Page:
13. How did the guy in the story lose his SS benefit if he contributed for 40 years? I don’t think that is correct. With 120 quarters of contributions there should be no offset. Something is not right with the story

    1. In some states, the teacher has to choose between public pension or Social Security. This man, obviously, had enough quarters, but he didn’t make that much money when Social Security was being taken out. His public school pension had a larger monthly amount so because he was an intelligent man, he chose the public school pension and lost his Social Security. With forty quarters, he and his spouse would be eligible for Medicare and his public school pension, but he couldn’t double dip and receive Social Security as well as public school pension. I understand this because the same law is in Missouri.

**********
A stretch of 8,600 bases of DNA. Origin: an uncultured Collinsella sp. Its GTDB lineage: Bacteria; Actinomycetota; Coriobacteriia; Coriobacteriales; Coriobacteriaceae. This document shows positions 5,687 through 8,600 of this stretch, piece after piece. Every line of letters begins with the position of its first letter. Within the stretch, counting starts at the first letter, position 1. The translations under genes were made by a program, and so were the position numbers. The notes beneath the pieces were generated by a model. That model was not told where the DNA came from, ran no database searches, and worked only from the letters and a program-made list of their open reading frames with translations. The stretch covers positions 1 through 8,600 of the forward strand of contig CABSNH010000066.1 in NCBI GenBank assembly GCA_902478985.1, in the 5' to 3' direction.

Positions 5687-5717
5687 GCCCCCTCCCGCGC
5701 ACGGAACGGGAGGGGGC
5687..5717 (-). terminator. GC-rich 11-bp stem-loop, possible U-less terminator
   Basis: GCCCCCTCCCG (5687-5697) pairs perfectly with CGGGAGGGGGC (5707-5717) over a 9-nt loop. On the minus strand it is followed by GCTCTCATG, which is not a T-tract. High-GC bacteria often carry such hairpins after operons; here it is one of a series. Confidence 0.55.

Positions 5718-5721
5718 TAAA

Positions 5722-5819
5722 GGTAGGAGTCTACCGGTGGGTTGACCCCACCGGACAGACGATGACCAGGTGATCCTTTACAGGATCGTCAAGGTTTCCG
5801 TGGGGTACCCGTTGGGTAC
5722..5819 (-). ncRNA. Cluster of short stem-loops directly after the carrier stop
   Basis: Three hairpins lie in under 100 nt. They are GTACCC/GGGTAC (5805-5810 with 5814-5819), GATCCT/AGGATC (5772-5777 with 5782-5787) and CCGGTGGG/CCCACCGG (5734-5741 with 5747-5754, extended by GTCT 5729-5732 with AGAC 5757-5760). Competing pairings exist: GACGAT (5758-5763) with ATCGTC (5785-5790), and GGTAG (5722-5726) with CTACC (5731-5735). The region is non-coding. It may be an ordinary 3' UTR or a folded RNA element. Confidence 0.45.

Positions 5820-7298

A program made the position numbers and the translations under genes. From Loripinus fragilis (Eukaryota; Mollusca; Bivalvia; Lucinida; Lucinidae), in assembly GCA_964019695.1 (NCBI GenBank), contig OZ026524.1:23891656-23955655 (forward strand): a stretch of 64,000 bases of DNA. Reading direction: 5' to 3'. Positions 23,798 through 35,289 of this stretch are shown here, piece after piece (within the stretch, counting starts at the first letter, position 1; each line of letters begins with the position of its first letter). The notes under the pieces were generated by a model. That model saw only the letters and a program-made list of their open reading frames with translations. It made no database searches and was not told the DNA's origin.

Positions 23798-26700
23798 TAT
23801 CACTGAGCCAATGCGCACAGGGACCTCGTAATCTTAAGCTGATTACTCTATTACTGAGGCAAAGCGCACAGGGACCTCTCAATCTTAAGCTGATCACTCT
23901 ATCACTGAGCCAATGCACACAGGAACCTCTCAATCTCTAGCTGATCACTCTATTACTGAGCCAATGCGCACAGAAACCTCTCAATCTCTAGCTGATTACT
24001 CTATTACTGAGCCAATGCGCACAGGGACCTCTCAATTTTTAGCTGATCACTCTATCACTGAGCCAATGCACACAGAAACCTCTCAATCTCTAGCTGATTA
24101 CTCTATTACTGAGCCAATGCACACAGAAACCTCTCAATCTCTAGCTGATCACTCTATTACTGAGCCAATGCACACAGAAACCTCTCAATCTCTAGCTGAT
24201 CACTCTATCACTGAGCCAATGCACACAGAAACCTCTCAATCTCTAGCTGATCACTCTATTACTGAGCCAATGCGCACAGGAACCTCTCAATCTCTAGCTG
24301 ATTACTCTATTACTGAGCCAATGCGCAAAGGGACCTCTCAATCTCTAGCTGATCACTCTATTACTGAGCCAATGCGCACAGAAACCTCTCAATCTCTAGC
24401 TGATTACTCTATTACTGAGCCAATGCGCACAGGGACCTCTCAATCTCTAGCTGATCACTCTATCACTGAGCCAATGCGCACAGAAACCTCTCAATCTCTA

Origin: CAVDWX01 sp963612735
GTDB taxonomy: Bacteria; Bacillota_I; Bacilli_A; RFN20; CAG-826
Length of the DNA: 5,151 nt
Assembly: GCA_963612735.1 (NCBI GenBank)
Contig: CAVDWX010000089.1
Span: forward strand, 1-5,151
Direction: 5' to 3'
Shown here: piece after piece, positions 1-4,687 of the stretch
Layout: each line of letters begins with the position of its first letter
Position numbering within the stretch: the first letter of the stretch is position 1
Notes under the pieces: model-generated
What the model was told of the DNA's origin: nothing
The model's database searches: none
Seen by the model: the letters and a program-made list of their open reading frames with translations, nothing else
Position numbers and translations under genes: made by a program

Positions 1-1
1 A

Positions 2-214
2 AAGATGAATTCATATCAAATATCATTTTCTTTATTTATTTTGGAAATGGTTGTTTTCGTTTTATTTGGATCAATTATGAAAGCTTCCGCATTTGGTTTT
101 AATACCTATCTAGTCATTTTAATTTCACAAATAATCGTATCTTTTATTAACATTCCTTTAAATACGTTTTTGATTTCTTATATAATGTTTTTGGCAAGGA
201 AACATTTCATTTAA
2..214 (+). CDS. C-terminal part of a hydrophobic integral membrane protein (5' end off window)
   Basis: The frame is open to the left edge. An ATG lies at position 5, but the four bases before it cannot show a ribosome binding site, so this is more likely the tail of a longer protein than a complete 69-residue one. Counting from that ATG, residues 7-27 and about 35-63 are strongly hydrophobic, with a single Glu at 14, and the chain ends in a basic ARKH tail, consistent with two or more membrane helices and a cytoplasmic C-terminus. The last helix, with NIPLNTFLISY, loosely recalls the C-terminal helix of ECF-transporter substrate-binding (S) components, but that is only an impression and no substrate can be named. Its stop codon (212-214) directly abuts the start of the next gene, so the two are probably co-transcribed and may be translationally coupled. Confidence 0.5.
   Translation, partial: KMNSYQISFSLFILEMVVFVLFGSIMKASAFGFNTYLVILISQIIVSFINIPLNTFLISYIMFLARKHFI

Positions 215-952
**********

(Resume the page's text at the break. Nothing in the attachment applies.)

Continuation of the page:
1. Nancy, can you explain about public/social security paid into before retiring? This is my first year of teaching & need to know what to do.

      2. I’m from a state where I paid SS and I paid into my pension, so I get both. I do not see what is wrong with that. If you paid in, you must get benefits. It’s only fair. Nobody is asking for something they didn’t earn.
        Why should teachers be treated different than anyone else? GM, Chrysler, and Ford workers all have a pension plan and they get SS, too. My sister is a widow, her husband worked for GM, she got his pension and SS amounting to $3100 a month, and she never worked a day. So if she taught she would get nothing??? That’s backwards!

          1. I am sick of “the government rip off by Social Security!!!!! ” You work hard, bust your butt and when the golden years come you get screwed by Social Security and punished for working your but off! Are we really living in a Democracy????

    2. Social security has a base pay per year that you must meet in order for it to qualify. It’s not an issue unless you change to a job (I.e., teaching) that does not pay into SSN. Most likely, he didn’t earn enough money in his early years of working so those years don’t count. If you go to and search on WEP, you will see the table and earning required to have years count.